New Climate Action Centre launched to support farmers reduce ag emissions through R&D investment.
Prime Minister Jacinda Ardern and Minister for Agriculture, Damien O’Connor, launched the Centre for Climate Action on Agricultural Emissions alongside the primary sector partners today at Mystery Creek Fieldays.
The Centre was announced as part of Budget 2022, and focuses on reducing agriculture emissions through research and development, including a substantial new public private 50:50 joint venture.
“Our focus is supporting farmers to grow their exports, reduce emissions, and maintain our international competitive edge into the future” Jacinda Ardern said.
“Farmers are the backbone of our economy and we have to secure the future growth of our primary industry exports, by maintaining our competitive edge in a volatile global market.
“As part of the centre’s work to help farmers we’re partnering with the sector to invest $27 million into three new projects to decrease emissions and promote sustainable economic growth.
“Since 2017 we’ve worked hard to support our primary industries export growth, seeing a 39 per cent increase, which now contributes over $53 billion to the economy.
“Growing our exports provide greater economic security for all New Zealanders, and lifts the quality of living through higher wages, new jobs, and greater stability during economic downturns.
“We need to face the future to maintain our competitive edge internationally, and keep giving customers every reason to continue buying New Zealand’s food and fibre. Exporters are already telling me the role sustainability is playing in customer’s decision making,” Jacinda Ardern said.
The Government also announced the Centre’s first three investments help farmers bring down emissions and futureproof the export growth of the sector to provide greater economic security for all New Zealanders, Agriculture Minister Damien O’Connor said.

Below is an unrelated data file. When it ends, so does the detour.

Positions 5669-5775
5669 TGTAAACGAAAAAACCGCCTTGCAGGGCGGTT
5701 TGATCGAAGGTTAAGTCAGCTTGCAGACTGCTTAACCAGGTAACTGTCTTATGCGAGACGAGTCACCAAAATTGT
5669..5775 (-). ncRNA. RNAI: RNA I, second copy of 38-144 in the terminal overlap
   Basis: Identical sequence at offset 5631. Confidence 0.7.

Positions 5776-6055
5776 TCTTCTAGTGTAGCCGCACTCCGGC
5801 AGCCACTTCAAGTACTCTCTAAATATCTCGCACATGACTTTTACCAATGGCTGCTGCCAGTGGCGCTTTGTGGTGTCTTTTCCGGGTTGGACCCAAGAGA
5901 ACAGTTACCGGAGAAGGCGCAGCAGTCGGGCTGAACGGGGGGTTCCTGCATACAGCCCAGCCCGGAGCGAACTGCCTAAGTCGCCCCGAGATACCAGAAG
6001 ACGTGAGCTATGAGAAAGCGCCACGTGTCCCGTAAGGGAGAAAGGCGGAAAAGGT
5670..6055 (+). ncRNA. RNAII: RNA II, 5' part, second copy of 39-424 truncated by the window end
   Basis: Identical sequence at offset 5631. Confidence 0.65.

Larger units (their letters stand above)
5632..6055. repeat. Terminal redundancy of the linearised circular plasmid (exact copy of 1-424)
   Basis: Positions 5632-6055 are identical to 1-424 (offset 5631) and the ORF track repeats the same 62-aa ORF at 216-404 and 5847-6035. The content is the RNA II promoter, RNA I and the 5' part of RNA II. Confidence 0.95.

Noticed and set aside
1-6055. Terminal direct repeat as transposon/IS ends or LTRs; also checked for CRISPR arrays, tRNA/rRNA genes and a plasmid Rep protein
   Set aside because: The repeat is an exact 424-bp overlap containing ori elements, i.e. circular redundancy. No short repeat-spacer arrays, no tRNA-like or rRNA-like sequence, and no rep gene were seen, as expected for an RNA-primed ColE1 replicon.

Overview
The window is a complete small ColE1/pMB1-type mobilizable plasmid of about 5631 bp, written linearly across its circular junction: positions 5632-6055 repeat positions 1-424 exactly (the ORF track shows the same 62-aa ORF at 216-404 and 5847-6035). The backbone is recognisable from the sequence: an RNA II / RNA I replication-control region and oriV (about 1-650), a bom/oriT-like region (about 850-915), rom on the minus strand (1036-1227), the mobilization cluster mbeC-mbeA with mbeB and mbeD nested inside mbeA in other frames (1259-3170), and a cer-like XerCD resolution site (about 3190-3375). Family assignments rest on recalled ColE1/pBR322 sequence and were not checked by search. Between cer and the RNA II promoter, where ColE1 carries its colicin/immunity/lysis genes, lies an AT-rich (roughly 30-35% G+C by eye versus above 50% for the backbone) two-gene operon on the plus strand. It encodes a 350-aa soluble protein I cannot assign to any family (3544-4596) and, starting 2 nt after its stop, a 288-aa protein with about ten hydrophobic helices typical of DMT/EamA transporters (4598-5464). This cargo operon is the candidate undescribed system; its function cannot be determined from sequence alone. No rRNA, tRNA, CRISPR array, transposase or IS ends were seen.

“An investment of $7.8 million will go alongside Ruminant Biotech’s $9.5 million contribution to develop a methane inhibiting capsule, or bolus, which delivers at least a 70 per cent reduction in methane whilst active,” Damien O’Connor said.
“This will not only help us reach our emissions reductions targets, but will set New Zealand up as a leader in the methane inhibitor industry globally.
“We are also supporting our sheep farmers reduce emissions by investing over $2.2 million alongside a $2 million contribution from Beef + Lamb New Zealand and other industry partners, to increase our supply of low methane rams through genetic selection, introducing more low methane traits into the national sheep flock.
“The third project will invest around $6 million in urgently needed greenhouse gas measurement equipment and infrastructure. Product developers need greater access to testing equipment to prove the efficacy of new products and get tools in the hands of farmers sooner.”
Damien O’Connor said as part of the joint venture the Government is partnering with ANZCO Foods, Fonterra, Ravensdown, Silver Fern Farms, and Synlait. In the last week Rabobank has also signed on to join the partnership.
“Partners in the new joint venture have made an indicative funding commitment that will rise to around $35 million a year by 2025, matched by Government. This will see around $170 million invested over the first four years and we expect that to grow over time.
“These are just the first of our investments as we continue to prioritise supporting farmers by investing alongside industry in solutions that future-proof our primary industries and provide greater economic security for all New Zealanders,” Damien O’Connor said.
The agriculture sector contributes nearly 50 per cent of Aotearoa New Zealand’s gross greenhouse gas emissions, and around 91 per cent of our biogenic methane emissions.
The joint venture was also launched at the event with Sir Brian Roche announced as Chair.